TRANSLATORS SAY THE DARNDEST THINGS August 12 2002

Ah, those wacky translators. Those of you who live in the UK or the USA may not be all that familiar with subtitles, since the majority of shows or movies aired or projected over in the west are comprehendible to the viewers. And if I'm not mistaken, movies are dubbed in eastern Europe, so if you're my one Croatian reader, you may also be inexperienced with incompetent subtitle 'authors.' But at least my Scandinavian readers will be able to nod in recognition. I'm going to give you English-speakers and Slavs a treat at the end, though - the beatiful language of Engrish.

First, let's take a look at the concept of subtitles. Subtitles are a fantastic invention that gives the older generation of many countries a comprehension of what the actors of The Bold and the Beautiful are saying, while the younguns don't have to listen to some moron trying to lipsync Sally Spectra. While most Europeans (except Germans and the French, who still insist their languages are world-dominant) speak and understand English to a certain extent, not many above the age of fourty are able to follow an entire movie without losing a couple of plot elements along the way.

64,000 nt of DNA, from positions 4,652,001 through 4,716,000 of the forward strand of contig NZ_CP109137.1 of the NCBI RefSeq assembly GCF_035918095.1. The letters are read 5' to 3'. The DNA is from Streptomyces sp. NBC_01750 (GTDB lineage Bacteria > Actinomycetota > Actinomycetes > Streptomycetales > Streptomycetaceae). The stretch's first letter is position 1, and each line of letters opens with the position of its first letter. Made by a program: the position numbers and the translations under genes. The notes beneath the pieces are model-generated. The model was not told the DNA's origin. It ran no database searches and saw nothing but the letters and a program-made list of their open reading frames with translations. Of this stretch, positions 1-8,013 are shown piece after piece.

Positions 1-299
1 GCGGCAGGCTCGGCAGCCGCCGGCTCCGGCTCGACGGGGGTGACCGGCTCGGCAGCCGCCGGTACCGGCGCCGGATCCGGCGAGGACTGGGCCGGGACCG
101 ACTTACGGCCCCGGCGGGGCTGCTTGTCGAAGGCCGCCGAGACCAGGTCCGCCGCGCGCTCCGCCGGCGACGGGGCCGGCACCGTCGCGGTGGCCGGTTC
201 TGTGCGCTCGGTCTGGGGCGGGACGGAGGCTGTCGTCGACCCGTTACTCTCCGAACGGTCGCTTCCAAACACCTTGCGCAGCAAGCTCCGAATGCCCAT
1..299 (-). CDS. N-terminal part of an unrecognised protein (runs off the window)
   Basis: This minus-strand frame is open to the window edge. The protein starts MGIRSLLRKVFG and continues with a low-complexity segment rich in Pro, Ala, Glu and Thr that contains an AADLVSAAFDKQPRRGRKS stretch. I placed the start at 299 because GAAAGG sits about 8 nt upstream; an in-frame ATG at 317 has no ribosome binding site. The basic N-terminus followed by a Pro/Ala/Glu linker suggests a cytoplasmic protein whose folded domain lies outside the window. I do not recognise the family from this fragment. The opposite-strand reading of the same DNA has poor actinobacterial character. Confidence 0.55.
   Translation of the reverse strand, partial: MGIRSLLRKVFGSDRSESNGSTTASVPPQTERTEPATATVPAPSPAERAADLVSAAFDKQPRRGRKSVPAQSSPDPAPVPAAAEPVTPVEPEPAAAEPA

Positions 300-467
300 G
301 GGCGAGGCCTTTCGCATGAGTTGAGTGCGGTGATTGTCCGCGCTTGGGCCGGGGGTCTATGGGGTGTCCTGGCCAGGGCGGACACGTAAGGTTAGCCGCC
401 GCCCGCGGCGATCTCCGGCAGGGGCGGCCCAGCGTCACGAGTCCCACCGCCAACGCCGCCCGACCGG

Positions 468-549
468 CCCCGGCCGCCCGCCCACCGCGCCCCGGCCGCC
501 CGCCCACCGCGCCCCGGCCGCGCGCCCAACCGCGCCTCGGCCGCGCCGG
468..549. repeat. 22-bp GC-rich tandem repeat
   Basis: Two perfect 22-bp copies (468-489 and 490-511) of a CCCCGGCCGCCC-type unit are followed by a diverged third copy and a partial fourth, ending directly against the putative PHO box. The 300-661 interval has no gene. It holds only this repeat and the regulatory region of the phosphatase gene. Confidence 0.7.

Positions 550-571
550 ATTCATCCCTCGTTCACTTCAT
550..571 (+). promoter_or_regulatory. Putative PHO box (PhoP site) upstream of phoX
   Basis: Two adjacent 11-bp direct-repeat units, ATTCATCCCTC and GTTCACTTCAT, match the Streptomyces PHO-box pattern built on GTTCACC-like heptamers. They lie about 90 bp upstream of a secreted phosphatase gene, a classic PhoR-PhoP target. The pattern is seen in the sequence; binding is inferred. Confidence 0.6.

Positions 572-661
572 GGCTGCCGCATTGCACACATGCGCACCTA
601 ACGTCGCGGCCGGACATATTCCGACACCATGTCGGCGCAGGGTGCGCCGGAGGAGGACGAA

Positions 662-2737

Sometimes, translators mess up. And I'm only talking about misspellings, I'm also talking about missing the point entirely. A combination of these can be found in Boogie Nights, where a miffed William Macey declares his wife "has a cock up her cunt." When translated back into English, the subtitles read "My wife has an ass in her dick." Here are some other examples: